A matrix of Authentic learning

Real or realistic; authentic or academic?
Can a learning environment be called authentic if it is completed in a classroom or on campus? Yes, we think so! Authentic does not necessarily mean real (as in practicums and internships). As a pedagogical model, authentic learning means that realistic tasks set in academic settings can challenge students to think and solve problems just as professionals do in the real world.

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If you think about the types of tasks and their settings, it helps to see where authentic learning is situated. In this matrix, the authenticity of the task is on one axis (from authentic to decontextualised), and the setting is on the other (the classroom/university to the real setting).

Academic tasks set in academic settings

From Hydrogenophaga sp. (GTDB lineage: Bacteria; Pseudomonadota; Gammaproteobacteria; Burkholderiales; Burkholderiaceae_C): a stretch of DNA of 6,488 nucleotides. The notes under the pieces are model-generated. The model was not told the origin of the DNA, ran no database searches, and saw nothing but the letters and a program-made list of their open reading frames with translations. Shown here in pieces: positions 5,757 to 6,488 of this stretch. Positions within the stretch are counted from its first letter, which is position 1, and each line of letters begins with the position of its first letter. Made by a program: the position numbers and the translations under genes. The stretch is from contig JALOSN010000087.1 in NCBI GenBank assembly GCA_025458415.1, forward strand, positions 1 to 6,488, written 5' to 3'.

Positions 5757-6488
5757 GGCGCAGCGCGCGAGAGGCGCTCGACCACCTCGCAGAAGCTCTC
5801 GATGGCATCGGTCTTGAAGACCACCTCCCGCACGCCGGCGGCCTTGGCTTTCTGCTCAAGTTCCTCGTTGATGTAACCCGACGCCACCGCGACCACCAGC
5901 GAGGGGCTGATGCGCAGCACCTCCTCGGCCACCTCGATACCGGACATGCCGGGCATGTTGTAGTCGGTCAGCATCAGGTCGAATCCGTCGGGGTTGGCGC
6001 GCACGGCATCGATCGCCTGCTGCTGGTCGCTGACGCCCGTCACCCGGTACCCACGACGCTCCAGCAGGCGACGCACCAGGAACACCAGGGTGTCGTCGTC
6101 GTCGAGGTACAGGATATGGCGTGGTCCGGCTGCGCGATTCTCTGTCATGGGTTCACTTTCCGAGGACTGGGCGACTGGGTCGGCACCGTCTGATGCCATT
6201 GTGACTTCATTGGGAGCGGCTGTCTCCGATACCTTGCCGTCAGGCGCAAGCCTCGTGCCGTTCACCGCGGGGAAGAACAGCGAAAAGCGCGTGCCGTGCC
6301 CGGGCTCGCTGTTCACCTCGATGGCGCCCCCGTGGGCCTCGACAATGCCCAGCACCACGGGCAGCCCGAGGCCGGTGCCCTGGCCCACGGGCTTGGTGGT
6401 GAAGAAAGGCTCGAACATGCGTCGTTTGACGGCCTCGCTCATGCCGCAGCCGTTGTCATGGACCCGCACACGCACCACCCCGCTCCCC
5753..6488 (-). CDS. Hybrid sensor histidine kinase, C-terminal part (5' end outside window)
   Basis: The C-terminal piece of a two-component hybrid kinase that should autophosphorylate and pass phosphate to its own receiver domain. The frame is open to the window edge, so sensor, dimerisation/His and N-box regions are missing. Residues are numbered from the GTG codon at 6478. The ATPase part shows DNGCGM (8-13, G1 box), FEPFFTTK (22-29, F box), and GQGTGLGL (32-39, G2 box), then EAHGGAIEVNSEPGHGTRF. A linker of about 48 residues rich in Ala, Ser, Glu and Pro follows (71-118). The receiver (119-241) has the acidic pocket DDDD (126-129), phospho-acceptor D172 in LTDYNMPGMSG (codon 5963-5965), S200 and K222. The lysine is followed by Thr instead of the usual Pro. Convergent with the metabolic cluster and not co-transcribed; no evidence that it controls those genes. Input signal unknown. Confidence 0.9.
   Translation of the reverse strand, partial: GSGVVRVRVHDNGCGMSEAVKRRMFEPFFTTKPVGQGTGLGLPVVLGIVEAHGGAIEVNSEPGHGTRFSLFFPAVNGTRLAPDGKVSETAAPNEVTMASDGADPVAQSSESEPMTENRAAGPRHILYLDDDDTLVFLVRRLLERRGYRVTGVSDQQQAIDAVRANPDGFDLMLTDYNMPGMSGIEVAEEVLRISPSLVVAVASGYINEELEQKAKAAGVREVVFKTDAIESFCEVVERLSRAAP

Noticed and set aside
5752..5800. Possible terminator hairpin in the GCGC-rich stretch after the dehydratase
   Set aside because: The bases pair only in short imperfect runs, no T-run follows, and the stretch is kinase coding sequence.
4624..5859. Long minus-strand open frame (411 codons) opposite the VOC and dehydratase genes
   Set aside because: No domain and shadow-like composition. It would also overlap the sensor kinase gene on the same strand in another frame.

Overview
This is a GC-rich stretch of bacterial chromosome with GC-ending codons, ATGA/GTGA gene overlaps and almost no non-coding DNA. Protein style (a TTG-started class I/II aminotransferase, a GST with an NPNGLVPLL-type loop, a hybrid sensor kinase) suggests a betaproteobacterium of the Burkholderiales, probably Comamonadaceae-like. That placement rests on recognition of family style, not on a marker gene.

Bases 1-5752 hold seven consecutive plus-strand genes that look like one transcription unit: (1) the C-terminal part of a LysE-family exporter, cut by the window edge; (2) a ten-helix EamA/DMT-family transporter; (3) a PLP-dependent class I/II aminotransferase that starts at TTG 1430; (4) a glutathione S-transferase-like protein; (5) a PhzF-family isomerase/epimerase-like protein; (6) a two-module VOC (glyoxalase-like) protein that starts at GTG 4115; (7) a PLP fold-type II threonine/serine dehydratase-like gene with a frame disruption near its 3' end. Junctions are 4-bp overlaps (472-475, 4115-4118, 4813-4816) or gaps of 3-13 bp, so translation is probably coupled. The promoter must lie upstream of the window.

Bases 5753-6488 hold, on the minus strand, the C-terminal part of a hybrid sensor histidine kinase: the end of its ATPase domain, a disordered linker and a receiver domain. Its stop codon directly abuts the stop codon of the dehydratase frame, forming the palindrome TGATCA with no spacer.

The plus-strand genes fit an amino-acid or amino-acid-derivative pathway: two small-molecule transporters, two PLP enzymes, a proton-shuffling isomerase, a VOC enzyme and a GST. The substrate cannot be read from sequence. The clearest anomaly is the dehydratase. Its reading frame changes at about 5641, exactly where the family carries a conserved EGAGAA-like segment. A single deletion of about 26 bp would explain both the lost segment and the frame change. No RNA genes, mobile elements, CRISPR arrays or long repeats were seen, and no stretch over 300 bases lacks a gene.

Most educational tasks probably fit into this quadrant, where teachers set questions, essay topics, exercises, quizzes and tests for students to complete in the educational setting - the university or school classrooms.

Academic tasks set in a real settings

In this quadrant, tasks are generally set by the teacher, and they are completed in a real setting, such as a worksheet on an excursion to a factory or on a field trip, or set tasks for students to complete while on internship or practicum.

Real tasks completed in a real workplace

Most practicums and internships occur in this quadrant where pre-service professionals engage in the practices of the profession in the real workplace.

Realistic tasks set in an academic setting

This is what we mean by authentic learning (and what this website is all about!). It means realistic and complex tasks that can be completed in classrooms and educational institutions, giving students important opportunities to think as professionals!